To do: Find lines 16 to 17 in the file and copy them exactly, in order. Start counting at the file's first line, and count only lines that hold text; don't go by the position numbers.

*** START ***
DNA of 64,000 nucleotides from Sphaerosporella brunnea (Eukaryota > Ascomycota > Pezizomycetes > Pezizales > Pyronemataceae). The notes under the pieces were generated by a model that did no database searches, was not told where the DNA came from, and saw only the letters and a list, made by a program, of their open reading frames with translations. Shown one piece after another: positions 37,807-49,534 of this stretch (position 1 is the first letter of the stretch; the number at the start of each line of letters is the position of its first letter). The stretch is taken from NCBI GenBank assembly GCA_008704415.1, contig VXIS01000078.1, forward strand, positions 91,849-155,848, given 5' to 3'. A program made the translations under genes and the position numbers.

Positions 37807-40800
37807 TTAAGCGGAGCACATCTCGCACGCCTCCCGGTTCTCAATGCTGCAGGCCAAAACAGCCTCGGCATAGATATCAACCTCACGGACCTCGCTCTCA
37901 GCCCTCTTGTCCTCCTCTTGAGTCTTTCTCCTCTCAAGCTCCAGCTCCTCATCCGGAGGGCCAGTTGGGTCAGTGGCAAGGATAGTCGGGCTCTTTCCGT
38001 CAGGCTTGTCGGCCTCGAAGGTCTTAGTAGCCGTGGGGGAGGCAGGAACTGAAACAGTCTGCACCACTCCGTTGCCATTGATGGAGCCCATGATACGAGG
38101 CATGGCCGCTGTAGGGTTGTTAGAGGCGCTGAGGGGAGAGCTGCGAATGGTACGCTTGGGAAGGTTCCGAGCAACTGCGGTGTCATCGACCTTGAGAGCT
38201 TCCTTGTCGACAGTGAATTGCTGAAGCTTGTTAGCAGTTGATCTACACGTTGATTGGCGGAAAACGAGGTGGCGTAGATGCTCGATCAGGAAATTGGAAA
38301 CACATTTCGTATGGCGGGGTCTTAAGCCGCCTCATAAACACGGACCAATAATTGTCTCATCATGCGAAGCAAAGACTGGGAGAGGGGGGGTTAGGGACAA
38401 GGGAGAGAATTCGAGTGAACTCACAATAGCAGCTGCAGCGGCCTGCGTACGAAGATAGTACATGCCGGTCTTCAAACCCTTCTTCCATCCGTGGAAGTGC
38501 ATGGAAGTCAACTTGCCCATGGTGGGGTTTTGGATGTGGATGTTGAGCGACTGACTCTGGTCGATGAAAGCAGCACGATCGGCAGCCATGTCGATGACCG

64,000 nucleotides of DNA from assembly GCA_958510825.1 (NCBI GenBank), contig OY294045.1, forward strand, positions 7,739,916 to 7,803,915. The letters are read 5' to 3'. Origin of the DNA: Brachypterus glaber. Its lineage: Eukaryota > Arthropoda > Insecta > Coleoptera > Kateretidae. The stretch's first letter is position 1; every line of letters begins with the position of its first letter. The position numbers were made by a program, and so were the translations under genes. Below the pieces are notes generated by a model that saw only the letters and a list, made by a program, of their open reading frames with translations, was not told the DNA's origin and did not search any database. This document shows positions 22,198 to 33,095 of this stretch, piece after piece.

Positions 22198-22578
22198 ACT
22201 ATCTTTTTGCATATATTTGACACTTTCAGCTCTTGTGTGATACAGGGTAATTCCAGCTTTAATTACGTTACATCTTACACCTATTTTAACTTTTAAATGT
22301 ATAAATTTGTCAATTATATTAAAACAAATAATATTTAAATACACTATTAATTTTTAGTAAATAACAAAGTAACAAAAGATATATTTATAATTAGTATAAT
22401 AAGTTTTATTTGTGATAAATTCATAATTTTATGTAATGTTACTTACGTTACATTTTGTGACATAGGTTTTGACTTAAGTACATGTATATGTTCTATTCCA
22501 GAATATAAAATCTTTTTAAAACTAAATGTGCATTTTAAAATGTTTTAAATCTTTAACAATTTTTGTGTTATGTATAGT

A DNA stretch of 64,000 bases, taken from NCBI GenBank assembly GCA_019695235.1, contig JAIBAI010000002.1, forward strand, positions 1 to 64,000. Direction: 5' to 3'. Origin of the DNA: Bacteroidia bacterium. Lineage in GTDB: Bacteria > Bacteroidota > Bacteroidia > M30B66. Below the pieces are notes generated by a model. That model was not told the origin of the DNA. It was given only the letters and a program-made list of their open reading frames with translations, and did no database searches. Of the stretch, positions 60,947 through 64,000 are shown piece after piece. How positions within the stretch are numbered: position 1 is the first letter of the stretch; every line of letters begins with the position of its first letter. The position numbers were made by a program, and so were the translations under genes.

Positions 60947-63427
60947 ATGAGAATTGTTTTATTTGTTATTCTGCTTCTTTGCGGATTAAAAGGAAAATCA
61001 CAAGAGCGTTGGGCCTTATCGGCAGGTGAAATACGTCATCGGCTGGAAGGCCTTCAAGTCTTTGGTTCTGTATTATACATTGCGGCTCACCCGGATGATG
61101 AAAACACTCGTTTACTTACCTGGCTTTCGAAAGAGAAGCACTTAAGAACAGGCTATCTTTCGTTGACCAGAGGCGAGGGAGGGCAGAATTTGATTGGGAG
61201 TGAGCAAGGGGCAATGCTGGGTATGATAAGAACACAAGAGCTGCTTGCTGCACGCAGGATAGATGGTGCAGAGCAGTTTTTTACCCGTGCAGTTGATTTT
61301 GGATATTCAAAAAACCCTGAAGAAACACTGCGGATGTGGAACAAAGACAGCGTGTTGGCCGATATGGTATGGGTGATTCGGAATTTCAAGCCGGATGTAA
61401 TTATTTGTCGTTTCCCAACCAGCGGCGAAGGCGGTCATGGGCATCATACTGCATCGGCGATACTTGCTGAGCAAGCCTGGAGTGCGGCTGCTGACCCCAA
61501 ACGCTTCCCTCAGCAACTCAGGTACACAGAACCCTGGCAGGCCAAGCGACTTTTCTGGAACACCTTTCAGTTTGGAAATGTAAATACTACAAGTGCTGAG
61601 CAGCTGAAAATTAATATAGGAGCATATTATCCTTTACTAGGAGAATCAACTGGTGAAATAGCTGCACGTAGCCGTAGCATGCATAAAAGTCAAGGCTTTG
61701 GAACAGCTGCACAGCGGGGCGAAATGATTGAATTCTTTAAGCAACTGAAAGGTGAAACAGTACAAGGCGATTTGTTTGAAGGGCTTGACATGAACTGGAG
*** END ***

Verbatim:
22401 AAGTTTTATTTGTGATAAATTCATAATTTTATGTAATGTTACTTACGTTACATTTTGTGACATAGGTTTTGACTTAAGTACATGTATATGTTCTATTCCA
22501 GAATATAAAATCTTTTTAAAACTAAATGTGCATTTTAAAATGTTTTAAATCTTTAACAATTTTTGTGTTATGTATAGT